New delays plunge Spanish rail link project into crisis

Click to follow
The Independent Online

Spain's troubled Ave high-speed train - which is supposed to link the country's biggest cities, Madrid and Barcelona, in less than three hours and open up connections to France and the rest of Europe - has hit the buffers.

Spain's troubled Ave high-speed train - which is supposed to link the country's biggest cities, Madrid and Barcelona, in less than three hours and open up connections to France and the rest of Europe - has hit the buffers.

The Barcelona link, long beset by blunders and broken promises, now faces years of delay and is not expected to be completed before 2010. Furthermore, the train might not be that high-speed after all.

The Socialist Public Works Minister, Magdalena Alvarez, warned this week that the train was unlikely to exceed 300kph (186mph). Her conservative predecessor, Francisco Alvarez Cascos, had insisted the train would travel at 350kph, cutting travel time between Barcelona and Madrid to a silky smooth two hours, 40 minutes. Now the journey may take more than three hours, making the Ave (the Spanish acronym that means "bird") a far less attractive alternative to flying and largely, therefore, defeating its object.

"Disappointment after disappointment," wailed the editorial of the Barcelona daily La Vanguardia yesterday: "Revelations about the high-speed train supposed one day to link Barcelona and Madrid are a succession of jugs of cold water thrown over the heads of those longing for this basic piece of infrastructure to become reality."

The latest delay follows a proposal by Catalan regional authorities to change the course of the track so that the train stops at Barcelona airport. The Public Works Ministry reckons this will add another two years to the original - itself much delayed - completion date of 2008.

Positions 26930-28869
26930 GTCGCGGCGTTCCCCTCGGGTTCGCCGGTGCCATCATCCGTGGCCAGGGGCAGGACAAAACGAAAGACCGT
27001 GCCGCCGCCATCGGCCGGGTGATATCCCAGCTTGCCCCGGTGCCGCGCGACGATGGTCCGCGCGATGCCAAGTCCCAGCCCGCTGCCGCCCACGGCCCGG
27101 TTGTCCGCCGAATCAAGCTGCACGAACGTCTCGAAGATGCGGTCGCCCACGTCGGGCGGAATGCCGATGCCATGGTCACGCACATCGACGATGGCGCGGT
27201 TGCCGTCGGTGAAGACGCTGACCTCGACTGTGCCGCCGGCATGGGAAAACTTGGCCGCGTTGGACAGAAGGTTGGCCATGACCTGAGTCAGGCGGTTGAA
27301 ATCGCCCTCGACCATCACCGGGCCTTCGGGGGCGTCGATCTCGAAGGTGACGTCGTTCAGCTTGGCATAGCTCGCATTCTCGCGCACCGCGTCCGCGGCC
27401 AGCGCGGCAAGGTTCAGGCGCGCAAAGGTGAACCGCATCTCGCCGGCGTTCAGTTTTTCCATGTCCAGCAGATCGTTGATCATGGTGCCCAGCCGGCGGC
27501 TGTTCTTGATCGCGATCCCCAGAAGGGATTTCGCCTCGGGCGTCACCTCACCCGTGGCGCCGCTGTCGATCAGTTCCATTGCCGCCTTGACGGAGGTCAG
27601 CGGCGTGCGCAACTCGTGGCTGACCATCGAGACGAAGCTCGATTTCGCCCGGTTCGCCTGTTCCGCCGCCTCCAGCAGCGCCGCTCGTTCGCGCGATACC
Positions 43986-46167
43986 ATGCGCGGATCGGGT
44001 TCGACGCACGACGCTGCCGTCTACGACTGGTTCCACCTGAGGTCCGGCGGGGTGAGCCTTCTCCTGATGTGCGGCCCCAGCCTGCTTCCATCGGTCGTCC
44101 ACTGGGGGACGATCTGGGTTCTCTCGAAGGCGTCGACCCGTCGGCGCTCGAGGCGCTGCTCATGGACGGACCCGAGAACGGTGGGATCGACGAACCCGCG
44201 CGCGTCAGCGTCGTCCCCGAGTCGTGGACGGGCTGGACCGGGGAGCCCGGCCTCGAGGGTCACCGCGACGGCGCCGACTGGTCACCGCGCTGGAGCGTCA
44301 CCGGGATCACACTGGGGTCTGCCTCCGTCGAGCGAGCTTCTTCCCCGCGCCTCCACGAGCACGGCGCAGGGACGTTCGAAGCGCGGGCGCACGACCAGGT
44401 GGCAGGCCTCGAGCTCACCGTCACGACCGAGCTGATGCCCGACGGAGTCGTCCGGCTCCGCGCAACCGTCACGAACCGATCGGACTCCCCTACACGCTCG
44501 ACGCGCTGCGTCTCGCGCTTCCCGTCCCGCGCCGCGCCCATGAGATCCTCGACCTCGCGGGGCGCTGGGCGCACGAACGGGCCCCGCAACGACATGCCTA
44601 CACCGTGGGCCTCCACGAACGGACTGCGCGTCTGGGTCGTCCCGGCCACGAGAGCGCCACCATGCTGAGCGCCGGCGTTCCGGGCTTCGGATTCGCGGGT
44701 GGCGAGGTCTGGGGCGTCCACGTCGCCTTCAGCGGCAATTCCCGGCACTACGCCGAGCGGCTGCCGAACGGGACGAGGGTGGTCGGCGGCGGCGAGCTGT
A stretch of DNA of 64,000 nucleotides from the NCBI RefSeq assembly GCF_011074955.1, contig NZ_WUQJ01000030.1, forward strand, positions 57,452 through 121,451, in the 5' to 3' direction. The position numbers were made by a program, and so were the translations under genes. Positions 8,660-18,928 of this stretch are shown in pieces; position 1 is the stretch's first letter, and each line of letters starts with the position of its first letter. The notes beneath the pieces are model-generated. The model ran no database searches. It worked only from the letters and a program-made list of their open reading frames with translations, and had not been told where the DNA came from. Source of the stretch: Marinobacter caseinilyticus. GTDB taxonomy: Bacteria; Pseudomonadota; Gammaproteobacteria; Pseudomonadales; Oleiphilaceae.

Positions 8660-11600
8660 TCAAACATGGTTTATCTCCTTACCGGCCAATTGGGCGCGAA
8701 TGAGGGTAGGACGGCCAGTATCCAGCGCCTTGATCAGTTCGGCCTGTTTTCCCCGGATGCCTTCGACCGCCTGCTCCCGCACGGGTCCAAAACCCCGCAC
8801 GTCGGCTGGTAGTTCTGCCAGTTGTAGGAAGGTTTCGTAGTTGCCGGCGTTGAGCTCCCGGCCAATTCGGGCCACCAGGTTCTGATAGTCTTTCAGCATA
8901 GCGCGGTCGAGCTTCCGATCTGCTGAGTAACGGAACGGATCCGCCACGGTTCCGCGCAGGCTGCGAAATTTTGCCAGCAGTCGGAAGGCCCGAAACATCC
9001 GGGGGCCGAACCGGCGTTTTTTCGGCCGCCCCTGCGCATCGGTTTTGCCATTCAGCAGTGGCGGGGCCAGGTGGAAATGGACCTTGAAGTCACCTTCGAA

Ms Alvarez told MPs this week that if the route were changed, the Ave would not reach Barcelona within the life of the parliament begun just two months ago. The Catalan President, Pascual Maragall, acknowledged the new plan could delay matters "for several years", since plans for new stations, environmental studies and other reports would have to be drawn up. And that is before construction starts.

But Mr Maragall insisted the Ave had to stop at the airport. "With an international airport like El Prat [Barcelona], that serves an area of 17 million people, we must avoid gaps in the transport connections that would occur if the station were in the suburb of El Prat and not in the airport itself," he said.

News of this latest delay came a day after Ms Alvarez expressed serious doubts that the train would reach 350kph as the previous government promised. Her statement throws into question all the technical forecasts by both the ministry and the state rail authority, Renfe, that enormous numbers of passengers would abandon the air shuttle in favour of the train. Studies, based on a journey lasting 2 hours 30 minutes, suggested that the Ave would in effect replace the plane, as happened when the high-speed rail link opened between Madrid and Seville in 1992. But if the journey takes more than three hours, then these calculations fall apart, and the train loses much of its appeal, and profitability.

Comments